Islander caught importing heroin from Worcester

State Police Island commander Sgt. Neal Maciel (center) along with Martha's Vineyard Drug Task Force leader Sgt. Jeff Stone, escorted Richard J. Morris off the ferry Island Home, following his arrest this week.

A team of Island police officers arrested Richard J. Morris, 55, of Oak Bluffs, Monday afternoon, as he drove off the Island Home ferry at the Vineyard Haven Steamship Authority terminal. The arrest followed an investigation into heroin dealing and a timely inquiry from Worcester police regarding a possible theft of copper wire.

Mr. Morris has an extensive criminal record on-Island that includes convictions for heroin dealing, larceny, and receiving stolen property.

State Police and members of the Island Drug Task Force were waiting for Mr. Morris when the ferry moored at the dock. They arrested him in connection with the theft of copper wire from the NSTAR facility on Edgartown-Vineyard Haven Road. Police later discovered what they believe to be 50 grams of uncut heroin hidden behind a tail light in the late model truck Mr. Morris was driving.

Mr. Morris was arraigned Tuesday morning in Edgartown District Court, charged with receiving stolen property, heroin trafficking, illegal possession of prescription drugs, and carrying a dangerous weapon. Police said they found a 27-inch blade concealed inside a walking cane on the dashboard of Mr. Morris’ truck. He was also charged with being a common receiver of stolen property, a charge that applies to someone who has previous convictions for buying, receiving, or stealing property. Under state law, the penalty for that crime is as many as 10 years in prison.

Clerk magistrate Liza Williamson set bail for Mr. Morris at $20,000. He remained in custody at the Dukes County jail on Wednesday. He is due back in court for a hearing tomorrow.

“This case came together rather quickly,” State Police Island barracks commander Sgt. Neal Maciel told The Times. The arrest began with the call from Worcester police.

“We received a call from the Worcester police department following up on an investigation at one of the scrap metal yards in Worcester, checking on the background of Richard Morris,” Sgt. Maciel said. Police learned that Mr. Morris had recently traveled to Worcester twice and sold approximately $9,000 worth of copper wire at a local, scrap yard.

The wire was from the Vineyard. Mr. Maciel said the copper wire was identifiable because it was manufactured specifically for NSTAR. An investigation revealed that a large amount of copper wire was missing from the Island NSTAR facility. The Martha’s Vineyard Drug Task Force, led by State Police Sgt. Jeff Stone, was already investigating Mr. Morris and had developed information that he frequently traveled to Worcester to purchase uncut heroin, and then returned to Martha’s Vineyard to sell it.

“Putting the two together,” Sgt. Maciel said, “we waited for Mr. Morris to return. We stopped his vehicle, advised him of his rights, spoke to him, and he gave us a story of where he received the copper, and that story didn’t jibe with the story he gave the police officer in Worcester.” The arrest, by Sgt. Maciel and other State Police officers, was without incident.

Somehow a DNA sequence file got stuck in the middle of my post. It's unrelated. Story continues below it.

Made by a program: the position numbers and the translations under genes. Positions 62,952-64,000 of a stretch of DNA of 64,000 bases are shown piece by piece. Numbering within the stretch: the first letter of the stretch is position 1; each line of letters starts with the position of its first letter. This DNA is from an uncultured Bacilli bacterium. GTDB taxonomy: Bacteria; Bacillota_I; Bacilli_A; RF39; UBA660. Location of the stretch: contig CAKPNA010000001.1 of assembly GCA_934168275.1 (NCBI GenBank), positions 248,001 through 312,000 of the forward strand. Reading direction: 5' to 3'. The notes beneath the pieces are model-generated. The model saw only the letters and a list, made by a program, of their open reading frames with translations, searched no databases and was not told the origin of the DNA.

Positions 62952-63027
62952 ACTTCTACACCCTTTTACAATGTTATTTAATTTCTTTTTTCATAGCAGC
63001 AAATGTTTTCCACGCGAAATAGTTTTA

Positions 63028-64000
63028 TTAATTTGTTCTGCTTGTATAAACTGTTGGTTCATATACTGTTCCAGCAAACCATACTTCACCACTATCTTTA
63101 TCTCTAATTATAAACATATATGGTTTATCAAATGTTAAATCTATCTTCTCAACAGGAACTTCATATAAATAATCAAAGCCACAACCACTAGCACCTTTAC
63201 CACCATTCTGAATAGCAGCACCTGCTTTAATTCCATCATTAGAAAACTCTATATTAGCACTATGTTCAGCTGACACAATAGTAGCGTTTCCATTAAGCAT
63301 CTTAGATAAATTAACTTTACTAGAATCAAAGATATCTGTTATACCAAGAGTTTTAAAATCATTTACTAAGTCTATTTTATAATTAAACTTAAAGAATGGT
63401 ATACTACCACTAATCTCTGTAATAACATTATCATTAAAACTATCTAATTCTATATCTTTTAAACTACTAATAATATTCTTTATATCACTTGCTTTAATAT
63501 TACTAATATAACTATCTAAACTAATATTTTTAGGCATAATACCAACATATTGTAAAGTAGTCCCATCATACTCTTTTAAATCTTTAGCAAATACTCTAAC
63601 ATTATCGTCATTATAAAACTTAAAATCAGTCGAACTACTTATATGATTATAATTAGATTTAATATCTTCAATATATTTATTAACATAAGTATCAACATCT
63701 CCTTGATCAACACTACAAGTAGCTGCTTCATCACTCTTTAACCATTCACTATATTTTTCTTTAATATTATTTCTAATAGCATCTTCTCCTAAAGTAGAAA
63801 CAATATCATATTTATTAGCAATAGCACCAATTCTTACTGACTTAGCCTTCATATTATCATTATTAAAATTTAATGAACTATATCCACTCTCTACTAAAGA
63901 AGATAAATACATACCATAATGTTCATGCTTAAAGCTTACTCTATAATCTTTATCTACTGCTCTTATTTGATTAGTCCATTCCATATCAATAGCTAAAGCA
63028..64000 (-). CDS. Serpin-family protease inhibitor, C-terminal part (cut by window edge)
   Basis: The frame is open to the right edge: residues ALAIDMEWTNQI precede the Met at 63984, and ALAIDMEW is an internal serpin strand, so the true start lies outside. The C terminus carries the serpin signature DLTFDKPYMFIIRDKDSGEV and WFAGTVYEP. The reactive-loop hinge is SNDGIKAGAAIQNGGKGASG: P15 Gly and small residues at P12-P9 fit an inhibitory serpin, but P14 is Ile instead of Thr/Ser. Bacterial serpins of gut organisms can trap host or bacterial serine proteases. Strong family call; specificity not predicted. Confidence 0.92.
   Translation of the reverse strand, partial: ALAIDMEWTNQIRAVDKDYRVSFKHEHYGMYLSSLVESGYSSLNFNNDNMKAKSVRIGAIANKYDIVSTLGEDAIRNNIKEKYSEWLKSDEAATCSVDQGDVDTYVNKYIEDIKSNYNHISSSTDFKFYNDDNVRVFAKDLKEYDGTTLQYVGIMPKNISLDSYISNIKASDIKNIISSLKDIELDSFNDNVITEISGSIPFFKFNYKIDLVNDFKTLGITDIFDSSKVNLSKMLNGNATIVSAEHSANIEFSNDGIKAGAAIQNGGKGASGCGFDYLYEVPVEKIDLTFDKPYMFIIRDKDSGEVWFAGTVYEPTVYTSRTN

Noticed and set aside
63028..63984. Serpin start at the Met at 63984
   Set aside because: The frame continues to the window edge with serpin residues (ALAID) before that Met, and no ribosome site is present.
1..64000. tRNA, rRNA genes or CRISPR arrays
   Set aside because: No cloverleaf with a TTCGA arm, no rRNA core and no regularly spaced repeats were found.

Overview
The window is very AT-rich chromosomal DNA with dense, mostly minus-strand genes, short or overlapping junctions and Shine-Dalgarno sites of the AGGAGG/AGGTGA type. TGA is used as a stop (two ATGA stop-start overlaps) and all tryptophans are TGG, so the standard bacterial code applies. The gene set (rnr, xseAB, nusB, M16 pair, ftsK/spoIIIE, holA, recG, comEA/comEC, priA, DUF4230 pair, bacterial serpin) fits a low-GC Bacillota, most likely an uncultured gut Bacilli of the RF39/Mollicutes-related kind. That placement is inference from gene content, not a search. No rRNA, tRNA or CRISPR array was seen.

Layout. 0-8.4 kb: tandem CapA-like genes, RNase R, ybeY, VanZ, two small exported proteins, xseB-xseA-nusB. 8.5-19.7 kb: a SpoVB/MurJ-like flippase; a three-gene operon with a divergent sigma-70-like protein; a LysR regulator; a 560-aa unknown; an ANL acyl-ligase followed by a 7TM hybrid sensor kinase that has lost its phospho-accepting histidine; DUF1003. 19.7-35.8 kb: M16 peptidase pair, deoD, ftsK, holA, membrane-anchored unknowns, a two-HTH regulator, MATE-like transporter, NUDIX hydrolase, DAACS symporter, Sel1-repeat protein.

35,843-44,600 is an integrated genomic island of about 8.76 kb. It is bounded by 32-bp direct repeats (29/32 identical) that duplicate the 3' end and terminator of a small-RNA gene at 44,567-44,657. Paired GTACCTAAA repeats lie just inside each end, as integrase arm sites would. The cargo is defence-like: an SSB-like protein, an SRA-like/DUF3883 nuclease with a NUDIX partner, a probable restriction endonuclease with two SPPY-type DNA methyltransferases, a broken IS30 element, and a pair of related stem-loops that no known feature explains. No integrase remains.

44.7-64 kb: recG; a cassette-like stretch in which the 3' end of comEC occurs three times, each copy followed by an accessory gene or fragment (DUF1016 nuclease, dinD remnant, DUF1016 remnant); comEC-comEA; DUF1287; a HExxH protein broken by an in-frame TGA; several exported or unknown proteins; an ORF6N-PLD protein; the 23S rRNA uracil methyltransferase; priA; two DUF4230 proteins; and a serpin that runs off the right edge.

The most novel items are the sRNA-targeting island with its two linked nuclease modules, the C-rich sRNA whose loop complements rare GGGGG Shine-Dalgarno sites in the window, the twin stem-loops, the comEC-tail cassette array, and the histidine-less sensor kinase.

“It wouldn’t have gone as smoothly without the cooperation of Oak Bluffs, Tisbury, and Worcester police,” Sgt. Maciel said.

Suspecting that Mr. Morris was involved in heroin dealing, the drug task force requested that a State Police K-9 officer experienced in narcotics investigation respond to the Island. About 8:15 pm Tuesday evening, Trooper Greg Keane, arrived on the Island with Karo, a dog trained to detect drugs.

“He performed a sweep of the exterior of Mr. Morris’ vehicle,” Sgt. Maciel said. “The dog indicated narcotics present, which gave us probable cause to search the vehicle. Located behind a brake light was a package containing five ‘fingers’ of a rock hard powdery substance, which weighed out to be approximately 50 grams of what we believe to be heroin.”

Richard Morris is well known to Island police. According to the Dukes County sherrif’s office, Mr. Morris has served two separate jail terms totalling 2.5 years. According to court records, Mr. Morris was released from jail on October 10, 2007, after serving one year for a larceny conviction. In the year 2000, he began a 1.5 year jail sentence, after he was convicted on a charge of drug possession, with intent to distribute.

This week, Mr. Morris joined his son, Andrew J. Morris, 24, of Oak Bluffs, in jail. His son was recently arrested on drug trafficking charges and remains at the Dukes County jail. Andrew Morris and an associate, John C. Andriotis, were arrested as they drove off a Steamship Authority ferry in February. The two men were charged with drug trafficking and conspiracy, after police found 54 grams of uncut heroin concealed in Andrew Morris’ underwear, according to court records. Already facing earlier and separate charges, Andrew Morris was ordered held without bail following the February arrest.